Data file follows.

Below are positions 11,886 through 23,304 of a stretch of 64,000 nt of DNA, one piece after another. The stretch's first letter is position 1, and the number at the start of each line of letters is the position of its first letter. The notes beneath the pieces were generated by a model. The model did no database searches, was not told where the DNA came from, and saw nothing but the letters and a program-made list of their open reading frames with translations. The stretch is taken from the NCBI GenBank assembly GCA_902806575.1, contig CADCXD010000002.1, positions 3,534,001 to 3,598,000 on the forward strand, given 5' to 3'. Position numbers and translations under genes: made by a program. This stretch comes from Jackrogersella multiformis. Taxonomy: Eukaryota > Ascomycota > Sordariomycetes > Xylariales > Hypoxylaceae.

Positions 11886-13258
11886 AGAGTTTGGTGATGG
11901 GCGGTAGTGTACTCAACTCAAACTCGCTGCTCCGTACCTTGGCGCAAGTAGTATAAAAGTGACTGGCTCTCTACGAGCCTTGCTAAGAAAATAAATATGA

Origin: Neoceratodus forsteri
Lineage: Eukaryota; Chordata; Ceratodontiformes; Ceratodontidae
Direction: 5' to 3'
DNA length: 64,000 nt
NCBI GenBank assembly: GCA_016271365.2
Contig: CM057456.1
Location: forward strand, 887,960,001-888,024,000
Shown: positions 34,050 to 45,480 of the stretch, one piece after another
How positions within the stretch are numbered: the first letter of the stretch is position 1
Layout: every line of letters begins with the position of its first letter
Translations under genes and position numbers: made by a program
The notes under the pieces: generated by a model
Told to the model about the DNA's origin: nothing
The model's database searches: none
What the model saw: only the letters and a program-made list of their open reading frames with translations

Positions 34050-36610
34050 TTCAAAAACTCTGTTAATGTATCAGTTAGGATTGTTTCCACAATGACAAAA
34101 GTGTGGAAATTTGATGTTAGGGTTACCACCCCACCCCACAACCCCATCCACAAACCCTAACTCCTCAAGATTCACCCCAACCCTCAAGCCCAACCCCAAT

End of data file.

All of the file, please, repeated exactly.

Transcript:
Below are positions 11,886 through 23,304 of a stretch of 64,000 nt of DNA, one piece after another. The stretch's first letter is position 1, and the number at the start of each line of letters is the position of its first letter. The notes beneath the pieces were generated by a model. The model did no database searches, was not told where the DNA came from, and saw nothing but the letters and a program-made list of their open reading frames with translations. The stretch is taken from the NCBI GenBank assembly GCA_902806575.1, contig CADCXD010000002.1, positions 3,534,001 to 3,598,000 on the forward strand, given 5' to 3'. Position numbers and translations under genes: made by a program. This stretch comes from Jackrogersella multiformis. Taxonomy: Eukaryota > Ascomycota > Sordariomycetes > Xylariales > Hypoxylaceae.

Positions 11886-13258
11886 AGAGTTTGGTGATGG
11901 GCGGTAGTGTACTCAACTCAAACTCGCTGCTCCGTACCTTGGCGCAAGTAGTATAAAAGTGACTGGCTCTCTACGAGCCTTGCTAAGAAAATAAATATGA

Origin: Neoceratodus forsteri
Lineage: Eukaryota; Chordata; Ceratodontiformes; Ceratodontidae
Direction: 5' to 3'
DNA length: 64,000 nt
NCBI GenBank assembly: GCA_016271365.2
Contig: CM057456.1
Location: forward strand, 887,960,001-888,024,000
Shown: positions 34,050 to 45,480 of the stretch, one piece after another
How positions within the stretch are numbered: the first letter of the stretch is position 1
Layout: every line of letters begins with the position of its first letter
Translations under genes and position numbers: made by a program
The notes under the pieces: generated by a model
Told to the model about the DNA's origin: nothing
The model's database searches: none
What the model saw: only the letters and a program-made list of their open reading frames with translations

Positions 34050-36610
34050 TTCAAAAACTCTGTTAATGTATCAGTTAGGATTGTTTCCACAATGACAAAA
34101 GTGTGGAAATTTGATGTTAGGGTTACCACCCCACCCCACAACCCCATCCACAAACCCTAACTCCTCAAGATTCACCCCAACCCTCAAGCCCAACCCCAAT